Wander logo

Vanlife: My Dream Van that Doesn't Exist (yet)

All the current tech in one van to make my perfect Vanlife van.

By Steve B HowardPublished 2 years ago 6 min read
Vanlife: My Dream Van that Doesn't Exist (yet)
Photo by Stephen Leonardi on Unsplash

If it were possible, my dream Vanlife Van would be livable of course with a bed, mini-kitchen, toilet, solar shower, mini-fridge, WiFi and at least some storage space. It would also be electric with a solar panel array that helped charge the battery and gave it some extra range. If possible, a level four self-driving system would be great, though a level three system would be pretty cool as well. And finally. airless punctureless tires would top it off. I know, a big dream, but much of the tech I mentioned is here now. It just hasn’t been implemented all in one vehicle yet.

Last year after reading the books Nomadland and How to Live in a Car, Van, or RV as well as watching the movie Nomadland, I wrote an article about my own Vanlife dreams. Even though in that article I wax poetic about what my Van Life might be like even going as far as making up a sort of mock budget of how much it would cost me to start and live that life, I have to admit there is a part of it that I'm a complete liar about. The actual driving part. I know, I know, I just finished writing four articles about my love of cool and fast cars, but to tell the truth, I don’t like driving all that much.

Technically, I’m a good driver, meaning I haven’t gotten too many tickets in my 30 some years of driving and I’ve never been in an accident that was my fault. The problem though is that I’m often an angry and nervous driver. Especially in heavy city traffic. I love fast cool cars and I have had a lot of fun driving some of them, but I’ve also spent a lot of time behind the wheel acting like an angry road raging shithead. Also, I’m 52 years old and my eyesight isn’t perfect anymore and my reflexes have slowed as well, something that prevented me from getting into accidents many times.

I still have my Japanese driver’s license, but I haven’t driven here in years. And the last time I drove in the US was 2016. I don’t really miss it much either. Walking, my bike or the subway are good enough for me about 95% of the time.

So at this point, you are probably thinking, “Uh, Steve, you dummy, if you don’t want to drive then how the hell are you ever going to live the Vanlife?”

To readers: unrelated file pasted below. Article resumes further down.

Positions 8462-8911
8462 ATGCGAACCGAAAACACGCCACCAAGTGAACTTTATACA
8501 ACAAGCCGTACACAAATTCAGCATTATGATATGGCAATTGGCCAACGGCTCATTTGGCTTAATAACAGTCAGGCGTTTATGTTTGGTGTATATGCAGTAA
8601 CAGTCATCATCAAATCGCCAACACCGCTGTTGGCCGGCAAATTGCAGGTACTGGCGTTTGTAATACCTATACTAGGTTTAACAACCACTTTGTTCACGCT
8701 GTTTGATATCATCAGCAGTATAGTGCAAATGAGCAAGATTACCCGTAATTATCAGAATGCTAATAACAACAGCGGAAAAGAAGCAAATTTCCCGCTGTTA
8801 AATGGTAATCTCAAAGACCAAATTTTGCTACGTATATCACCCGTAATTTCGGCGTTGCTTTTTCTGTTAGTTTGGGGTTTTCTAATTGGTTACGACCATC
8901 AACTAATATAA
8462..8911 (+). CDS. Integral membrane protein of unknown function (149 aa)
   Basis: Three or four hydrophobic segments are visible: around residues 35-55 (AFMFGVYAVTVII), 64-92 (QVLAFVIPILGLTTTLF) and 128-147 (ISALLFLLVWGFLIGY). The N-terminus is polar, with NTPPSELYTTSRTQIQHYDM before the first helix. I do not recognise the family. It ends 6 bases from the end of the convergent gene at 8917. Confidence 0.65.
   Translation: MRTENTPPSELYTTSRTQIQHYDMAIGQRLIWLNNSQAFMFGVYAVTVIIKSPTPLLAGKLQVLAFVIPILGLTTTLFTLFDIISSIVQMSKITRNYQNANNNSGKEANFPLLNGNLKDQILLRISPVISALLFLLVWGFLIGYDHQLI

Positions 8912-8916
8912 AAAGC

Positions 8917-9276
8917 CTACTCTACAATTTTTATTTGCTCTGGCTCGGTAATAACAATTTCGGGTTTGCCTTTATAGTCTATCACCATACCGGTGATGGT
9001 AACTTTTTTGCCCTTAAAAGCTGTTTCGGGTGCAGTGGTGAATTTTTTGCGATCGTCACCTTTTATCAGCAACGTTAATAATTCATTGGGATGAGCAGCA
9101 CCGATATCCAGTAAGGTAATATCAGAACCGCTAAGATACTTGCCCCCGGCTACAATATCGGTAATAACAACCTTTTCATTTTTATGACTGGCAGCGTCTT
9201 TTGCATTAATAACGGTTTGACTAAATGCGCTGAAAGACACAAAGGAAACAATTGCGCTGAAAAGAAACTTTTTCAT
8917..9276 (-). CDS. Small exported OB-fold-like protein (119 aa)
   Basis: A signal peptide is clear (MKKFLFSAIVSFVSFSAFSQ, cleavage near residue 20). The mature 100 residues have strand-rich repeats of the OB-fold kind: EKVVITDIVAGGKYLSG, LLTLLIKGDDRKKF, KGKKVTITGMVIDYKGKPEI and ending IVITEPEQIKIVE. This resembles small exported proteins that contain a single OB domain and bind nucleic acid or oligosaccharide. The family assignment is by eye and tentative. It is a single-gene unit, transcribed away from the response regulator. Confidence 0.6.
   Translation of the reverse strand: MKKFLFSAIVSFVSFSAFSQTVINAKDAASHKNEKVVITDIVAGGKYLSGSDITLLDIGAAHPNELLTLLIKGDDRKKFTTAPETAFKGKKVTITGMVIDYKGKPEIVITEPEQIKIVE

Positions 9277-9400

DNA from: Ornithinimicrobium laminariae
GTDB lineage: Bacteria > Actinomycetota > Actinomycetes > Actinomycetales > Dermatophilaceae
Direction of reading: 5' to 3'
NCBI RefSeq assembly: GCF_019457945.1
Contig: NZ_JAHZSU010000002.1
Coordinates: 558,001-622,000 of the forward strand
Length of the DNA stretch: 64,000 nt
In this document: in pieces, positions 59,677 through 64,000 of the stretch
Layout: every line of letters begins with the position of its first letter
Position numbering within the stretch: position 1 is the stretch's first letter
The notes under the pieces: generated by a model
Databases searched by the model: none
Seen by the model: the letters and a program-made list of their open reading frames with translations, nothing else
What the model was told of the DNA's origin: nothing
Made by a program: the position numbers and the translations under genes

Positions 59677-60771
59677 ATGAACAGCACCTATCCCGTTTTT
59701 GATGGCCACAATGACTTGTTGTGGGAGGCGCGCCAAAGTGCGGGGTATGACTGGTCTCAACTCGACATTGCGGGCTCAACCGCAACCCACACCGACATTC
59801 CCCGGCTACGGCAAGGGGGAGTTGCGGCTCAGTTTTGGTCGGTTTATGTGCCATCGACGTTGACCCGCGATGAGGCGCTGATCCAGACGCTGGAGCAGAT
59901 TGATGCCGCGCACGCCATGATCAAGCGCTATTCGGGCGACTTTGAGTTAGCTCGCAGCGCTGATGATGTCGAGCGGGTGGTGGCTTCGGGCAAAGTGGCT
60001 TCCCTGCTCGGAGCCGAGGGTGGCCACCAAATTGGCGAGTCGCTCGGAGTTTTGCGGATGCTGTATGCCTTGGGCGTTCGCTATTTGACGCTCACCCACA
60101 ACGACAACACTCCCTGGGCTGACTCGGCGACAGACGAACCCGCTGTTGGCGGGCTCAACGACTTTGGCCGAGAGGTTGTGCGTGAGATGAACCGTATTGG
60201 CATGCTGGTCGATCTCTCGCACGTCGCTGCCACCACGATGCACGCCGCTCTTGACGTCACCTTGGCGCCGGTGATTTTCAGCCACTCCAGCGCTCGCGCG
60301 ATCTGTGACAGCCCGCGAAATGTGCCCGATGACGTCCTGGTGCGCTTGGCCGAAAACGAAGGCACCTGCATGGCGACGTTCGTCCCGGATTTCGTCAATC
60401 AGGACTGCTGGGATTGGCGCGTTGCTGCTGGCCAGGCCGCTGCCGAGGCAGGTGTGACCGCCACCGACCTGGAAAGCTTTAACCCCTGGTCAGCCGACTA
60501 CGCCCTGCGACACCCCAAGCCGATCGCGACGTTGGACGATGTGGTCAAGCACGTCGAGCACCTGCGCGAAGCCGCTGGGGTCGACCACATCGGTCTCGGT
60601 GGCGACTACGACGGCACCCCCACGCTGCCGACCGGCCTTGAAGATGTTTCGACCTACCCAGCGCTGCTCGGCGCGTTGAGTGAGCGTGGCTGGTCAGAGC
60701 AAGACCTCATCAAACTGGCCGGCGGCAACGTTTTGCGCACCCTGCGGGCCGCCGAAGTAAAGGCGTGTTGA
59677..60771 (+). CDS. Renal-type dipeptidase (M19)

Easy, I’ll live in my van in my mom’s driveway! Just kidding. The problem is the tech for the Vanlife I’m dreaming of just isn’t quite here yet. And if it ever does arrive I doubt I could save the cash needed to buy my dream van even if I had three lifetimes to do it.

What I’m dreaming of is a fully decked out Vanlife style van with solar panels that run the length of it to keep it charged and rolling as well as a full self-driving system so I can just sit on my butt and ride along doing whatever I want to do. Airless forever tires, something I read might become a thing soon, would be cool as well.

Sounds crazy, but most of the tech I’m talking about is already here or almost here.

The Basic Van

The van would probably be the easiest part, assuming I had the money of course. Something like this would be just fine for me.

Electric Van with a Solar Panel Array

Going all electric with an array of solar panels all over the van to recharge the battery and get more mileage is here, sort of. Below are a few Youtube videos of various electric vehicles at various prices (about $6k to over $200k) that use solar panels to power and recharge their batteries. The amount of daily miles you can drive in a day varies as well, but the Sono Sion, which is also a mini-van can go about 190 miles on one charge, which if you are driving about 30 miles per day would give you about 5.5 days of driving before you needed to charge it again.

5 Other solar panel electric cars

In the first Youtube video the guy was done an astounding job of customizing a Mercedes Sprinter. I don’t think there is a DIY solar panel kit like the ones on the Sono Sion yet, but it wouldn’t surprise me if someone makes one in the near future if the Sono Sion or some of the other solar panel vehicles work as well as their manufacturers claim they do. Having a van that never needs gas and that can be driven for up to five days on short trips or up to 150 miles if you need to go further before it needs to be recharged would be pretty popular with Vanlife people I think. Also, solar panel and electric battery tech is continuously improving, so I think how much the solar panel recharges the battery, how quickly the battery recharges, and how many miles you can drive on a single battery charge will only get better. And there are already DIY Vanlifers that have made their own fully electric vans.